While it is a universally accepted fact that smoke alarms play a vital role in saving lives, the importance of professionally installed fire alarm systems is not. Two recent reports studied the situation, but conveyed rather disparate impressions.
One report is by the U.S.F.A. (United States Fire Administration) and the other is by the Public/Private Fire Safety Council. Both reports indicated that smoke detectors were in 96% of U.S. households and fatalities still occurred. However, one of the studies, in the opinion of the Security Dealer staff, is flawed. The U.S.F.A report, “Investigation of Fatal Residential Structure Fires with Operational Smoke Alarms” goes to great lengths to study the situation but it focused on the wrong aspects and failed to arrive at the right conclusions.
U.S.F.A. Report Statistics
The U.S.F.A. report states: alarms operated in 34 percent of fatal apartment fires and in 12 percent of fatal one- and two-family dwelling fires. Thirty-seven percent of the victims of fatal residential structure fires with working smoke alarms were sleeping at the time of death. An additional 29 percent of victims were trying to escape the fire at the time of their fatal injury.
Primary Causes of Residential Fires are: Smoking, Arson, and Open Flame—and account for three-quarters of fatal residential structure fires when the alarms operated. Smoking accounts for 32 percent of these fires. Arson (incendiary and suspicious) fires account for 24 percent, and open flame fires (those caused by matches, lighters, candles, and the like) account for an additional 19 percent.
As a reference, during the 2001–2004 period, arson (25 percent), smoking (23 percent), and open flame (14 percent) were also the leading causes of all fatal residential structure fires, which includes the structures that did not have working smoke alarms. Smoking plays a substantially larger role in these fatal fires in apartments (45 percent in apartments versus 22 percent in one- and two-family dwellings), while open flame fires play a larger role in one- and two-family dwellings (22 percent in one- and two-family dwellings versus 14 percent in apartments).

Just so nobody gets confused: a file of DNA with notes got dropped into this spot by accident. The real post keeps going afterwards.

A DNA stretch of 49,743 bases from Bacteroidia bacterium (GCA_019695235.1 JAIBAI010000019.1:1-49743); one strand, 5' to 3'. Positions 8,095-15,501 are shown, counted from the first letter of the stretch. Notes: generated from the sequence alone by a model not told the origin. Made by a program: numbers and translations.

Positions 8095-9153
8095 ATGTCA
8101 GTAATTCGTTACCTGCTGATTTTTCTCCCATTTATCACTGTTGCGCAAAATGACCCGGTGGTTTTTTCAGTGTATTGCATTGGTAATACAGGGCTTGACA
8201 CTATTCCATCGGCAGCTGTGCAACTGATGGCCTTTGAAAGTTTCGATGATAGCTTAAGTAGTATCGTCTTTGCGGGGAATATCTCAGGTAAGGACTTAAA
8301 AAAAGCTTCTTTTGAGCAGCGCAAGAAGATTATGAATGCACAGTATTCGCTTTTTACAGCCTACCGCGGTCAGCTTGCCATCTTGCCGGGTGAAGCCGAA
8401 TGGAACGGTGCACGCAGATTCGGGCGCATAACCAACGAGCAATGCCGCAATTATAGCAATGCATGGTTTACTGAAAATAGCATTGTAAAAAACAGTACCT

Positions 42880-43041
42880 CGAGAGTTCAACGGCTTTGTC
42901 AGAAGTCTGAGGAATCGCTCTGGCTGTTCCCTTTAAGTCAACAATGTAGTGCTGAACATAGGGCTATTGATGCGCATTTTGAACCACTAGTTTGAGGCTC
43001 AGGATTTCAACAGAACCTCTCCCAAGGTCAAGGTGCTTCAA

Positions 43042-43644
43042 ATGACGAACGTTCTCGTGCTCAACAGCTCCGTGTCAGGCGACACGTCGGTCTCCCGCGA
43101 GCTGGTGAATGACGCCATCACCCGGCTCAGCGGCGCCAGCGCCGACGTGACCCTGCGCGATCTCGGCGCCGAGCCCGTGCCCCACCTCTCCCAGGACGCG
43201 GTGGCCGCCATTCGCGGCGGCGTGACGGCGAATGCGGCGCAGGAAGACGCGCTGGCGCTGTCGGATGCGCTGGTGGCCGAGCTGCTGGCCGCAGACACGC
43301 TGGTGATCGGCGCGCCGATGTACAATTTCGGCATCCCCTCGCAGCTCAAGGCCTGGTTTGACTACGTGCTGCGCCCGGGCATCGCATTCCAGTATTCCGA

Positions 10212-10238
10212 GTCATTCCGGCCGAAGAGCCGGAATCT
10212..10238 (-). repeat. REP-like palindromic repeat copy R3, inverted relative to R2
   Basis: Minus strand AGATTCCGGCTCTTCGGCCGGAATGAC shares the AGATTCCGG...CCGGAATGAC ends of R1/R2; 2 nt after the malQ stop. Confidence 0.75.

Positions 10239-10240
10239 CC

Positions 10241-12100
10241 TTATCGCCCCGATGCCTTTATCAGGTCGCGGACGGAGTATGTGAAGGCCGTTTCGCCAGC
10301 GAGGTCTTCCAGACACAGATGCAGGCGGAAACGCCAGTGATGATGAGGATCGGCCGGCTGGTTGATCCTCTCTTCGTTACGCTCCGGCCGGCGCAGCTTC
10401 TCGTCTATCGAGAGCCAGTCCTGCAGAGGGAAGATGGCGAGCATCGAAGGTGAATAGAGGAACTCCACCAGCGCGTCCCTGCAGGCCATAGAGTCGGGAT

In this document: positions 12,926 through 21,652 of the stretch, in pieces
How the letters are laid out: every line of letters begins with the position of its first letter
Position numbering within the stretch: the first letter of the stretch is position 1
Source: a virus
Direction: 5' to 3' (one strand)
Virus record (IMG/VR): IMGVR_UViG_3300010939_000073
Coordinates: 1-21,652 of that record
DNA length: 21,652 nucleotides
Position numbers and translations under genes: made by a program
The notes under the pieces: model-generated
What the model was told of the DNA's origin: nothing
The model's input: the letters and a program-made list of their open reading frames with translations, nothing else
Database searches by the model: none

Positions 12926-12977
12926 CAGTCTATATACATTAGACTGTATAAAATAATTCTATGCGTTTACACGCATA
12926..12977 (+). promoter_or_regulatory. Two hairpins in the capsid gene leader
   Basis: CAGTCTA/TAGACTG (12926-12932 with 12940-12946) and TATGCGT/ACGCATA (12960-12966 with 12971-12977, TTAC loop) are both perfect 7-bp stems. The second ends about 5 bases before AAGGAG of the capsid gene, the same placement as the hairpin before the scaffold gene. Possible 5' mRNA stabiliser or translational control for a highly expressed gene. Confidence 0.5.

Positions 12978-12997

In a substantial portion (29 percent) of these fatal fires, fire spread was confined to the room of origin, unlike that of all fatal residential structure fires, where most fatal fires (53 percent), the entire building is involved in the fire.
Smoke alarms were present in approximately 60 percent of fatal residential structure fires. Of those fatal fires with an alarm present, the detector operated 39 percent of the time. Together, these statistics indicate that alarms were present and operated in 23 percent of fatal residential structure fires.
Not surprisingly, sleeping was most likely to affect children (82 percent). Older adults were sleeping (32 percent) or physically disabled (33 percent). Alcohol impairment was a substantial factor in all other victims (those between the ages of 15 and 64) as was physical disability (15 percent)
In 36 percent of the fatalities where a factor contributing to injury was noted, exit problems contributed to the fatality. Exits blocked by smoke or flames were noted in 27 percent of the fatalities. Smoke obscured the vision of the victim for 19 percent of the victims. Older adults were more affected by this (24 percent) than others. Over half (55 percent) of the child fatalities had egress or exit problems.
Although nearly 96 percent of U.S. households have smoke alarms, fatalities can (and do) occur even when a smoke alarm operates. Operable smoke alarms have been credited with saving many lives, but as in any emergency situation, it is critical to have a well-rehearsed escape plan and know more than one way out of any room or building.
The alarm operated in less than one-quarter of all fatal residential structure fires—a troublesome statistic, since alarms are designed to save lives. The statistics indicate that smoke detectors in residences are less effective lifesavers than those installed in multiple dwellings; but the presence of smoke detectors mitigated the spread of fire in both types of structures.